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Time to get in the garden

Time to get in the garden

Getting started, choice perennials and a to-do list

No doubt about it, spring has sprung. The chill is gone, and the grass is growing! It’s even warm enough to get the seedlings out into the garden. Whether you are a newbie to gardening or have two green thumbs, there is always plenty to do and say about gardening.

Not quite ready to rototill? This blog will get you inspired to pull on your gardening gloves and start digging in. Let’s get growing!

Gardening tips for beginners

If you are not so much a gardener as an observer, knowing how to get going is often the hardest part. Following are a few tips to keep in mind should you be looking to turn over a new leaf and get into the gardening game:

  • Location, location, location! Just like with real estate, you need to think about where you want to be and do a little research. If you’re lucky enough to have a nice-sized yard, hopefully, you can find a spot that gets at least six hours of direct sunlight a day, preferably that early morning kind. Next, take a shovel and check out the soil. If it is full of rocks and roots, you’ll want to keep looking. Of course, raised beds and containers are an option if you’d prefer to stay where you are. It’s also a good idea to stay close to a water source.
  • Begin with good soil: Nutrient-rich soil that drains well will lead to success. Muddy, rocky or clay-filled soil will need some work, but with the right mix of compost, sand, mulch, seaweed and other options, things will improve. It might be an idea to take a sample to your local garden centre and get some advice.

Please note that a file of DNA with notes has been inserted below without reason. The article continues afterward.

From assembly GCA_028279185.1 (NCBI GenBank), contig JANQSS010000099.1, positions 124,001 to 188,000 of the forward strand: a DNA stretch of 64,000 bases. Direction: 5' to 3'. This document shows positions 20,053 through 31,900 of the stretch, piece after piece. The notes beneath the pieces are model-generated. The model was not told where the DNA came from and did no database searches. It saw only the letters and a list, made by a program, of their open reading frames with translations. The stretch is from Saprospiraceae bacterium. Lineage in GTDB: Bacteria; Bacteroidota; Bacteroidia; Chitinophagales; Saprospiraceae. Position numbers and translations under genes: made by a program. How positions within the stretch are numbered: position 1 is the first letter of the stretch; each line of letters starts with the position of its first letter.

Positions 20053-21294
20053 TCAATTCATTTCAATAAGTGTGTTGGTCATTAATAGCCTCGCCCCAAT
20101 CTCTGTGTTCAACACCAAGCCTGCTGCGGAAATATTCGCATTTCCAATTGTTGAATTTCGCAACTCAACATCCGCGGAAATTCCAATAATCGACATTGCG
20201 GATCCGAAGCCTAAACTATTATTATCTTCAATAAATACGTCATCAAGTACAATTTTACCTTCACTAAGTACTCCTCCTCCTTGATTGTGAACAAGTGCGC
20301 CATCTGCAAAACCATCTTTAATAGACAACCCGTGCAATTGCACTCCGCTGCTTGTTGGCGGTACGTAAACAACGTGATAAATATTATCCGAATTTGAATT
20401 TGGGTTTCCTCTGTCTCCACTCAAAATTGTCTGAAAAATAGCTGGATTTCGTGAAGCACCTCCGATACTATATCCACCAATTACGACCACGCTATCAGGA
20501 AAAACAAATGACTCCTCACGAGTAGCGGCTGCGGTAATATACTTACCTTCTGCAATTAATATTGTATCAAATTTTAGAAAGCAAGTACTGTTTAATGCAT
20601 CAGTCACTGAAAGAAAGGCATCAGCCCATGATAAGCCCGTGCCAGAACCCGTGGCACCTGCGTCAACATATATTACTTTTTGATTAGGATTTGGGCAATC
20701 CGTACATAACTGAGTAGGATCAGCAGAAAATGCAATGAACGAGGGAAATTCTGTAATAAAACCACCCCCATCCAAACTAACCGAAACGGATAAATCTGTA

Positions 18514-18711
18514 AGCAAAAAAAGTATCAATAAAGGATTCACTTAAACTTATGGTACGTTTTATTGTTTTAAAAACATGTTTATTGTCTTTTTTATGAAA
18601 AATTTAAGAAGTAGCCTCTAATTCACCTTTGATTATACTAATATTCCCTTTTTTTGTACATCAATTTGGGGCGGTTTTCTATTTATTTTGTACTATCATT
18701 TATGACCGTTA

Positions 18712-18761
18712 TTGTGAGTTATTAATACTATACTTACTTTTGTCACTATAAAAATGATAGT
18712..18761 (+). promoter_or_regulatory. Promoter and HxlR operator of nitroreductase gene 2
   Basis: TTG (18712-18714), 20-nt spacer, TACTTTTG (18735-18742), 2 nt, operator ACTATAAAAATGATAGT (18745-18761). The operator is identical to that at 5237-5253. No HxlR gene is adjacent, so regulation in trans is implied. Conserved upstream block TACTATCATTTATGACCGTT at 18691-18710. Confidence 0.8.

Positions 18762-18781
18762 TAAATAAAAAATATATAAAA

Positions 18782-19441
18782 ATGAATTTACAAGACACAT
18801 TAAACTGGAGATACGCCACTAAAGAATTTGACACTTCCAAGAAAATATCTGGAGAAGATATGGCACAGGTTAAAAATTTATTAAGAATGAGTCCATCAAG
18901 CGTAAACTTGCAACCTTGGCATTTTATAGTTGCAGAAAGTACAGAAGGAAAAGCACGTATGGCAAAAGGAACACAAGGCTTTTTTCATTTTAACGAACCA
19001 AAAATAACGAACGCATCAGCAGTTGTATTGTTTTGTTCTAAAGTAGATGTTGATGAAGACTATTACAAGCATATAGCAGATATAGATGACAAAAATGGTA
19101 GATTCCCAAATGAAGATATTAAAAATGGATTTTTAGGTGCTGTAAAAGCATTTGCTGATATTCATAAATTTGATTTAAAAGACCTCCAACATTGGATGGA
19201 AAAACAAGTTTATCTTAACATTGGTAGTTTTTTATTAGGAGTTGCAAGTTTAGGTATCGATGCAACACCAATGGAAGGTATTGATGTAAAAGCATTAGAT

• Start small: You know how sometimes your eyes are bigger than your stomach when it comes to food? Same with gardening. The bigger the garden, the greater the yield and, well, the greater the work. While the thought of freezing 20 pounds of tomatoes might be appealing, think about the weeds that will also come your way.
  • Choose the right plants and learn your frost dates: Again, asking your local growers what works for them and is well suited to this climate will save you time and effort. While artichokes and almond trees aren’t a possibility around here, plenty of good West Coast options are available. But make sure you know your frost dates because there is nothing more disappointing to see your efforts shrivelled up due to an unexpected cold snap.

5 Perennials suited for the West Coast

Most of us want a nice-looking yard – and the less work involved, the better! These perennials are not only easy to grow but also suited for the West Coast. Pop ’em in this spring and you’re good to go for many years to come!

  1. Shasta daisy: This happy flower features a sunny yellow centre surrounded by white petals. It looks pretty and bright in the garden, attracts butterflies and is a great cut flower to add some cheer to your home. It prefers full sun or part shade and well-drained soil; shastas will grow up to three feet tall and a foot wide.
  2. Daffodils and tulips: Looking for variety? Daffs and tulips come in an array of colours and size varieties. These beauties look great outside at the start of spring and can also be cut and brought into the home for a week or so. Full sun and moist, well-drained soil make them happiest, but they are adaptable to less-than-ideal conditions.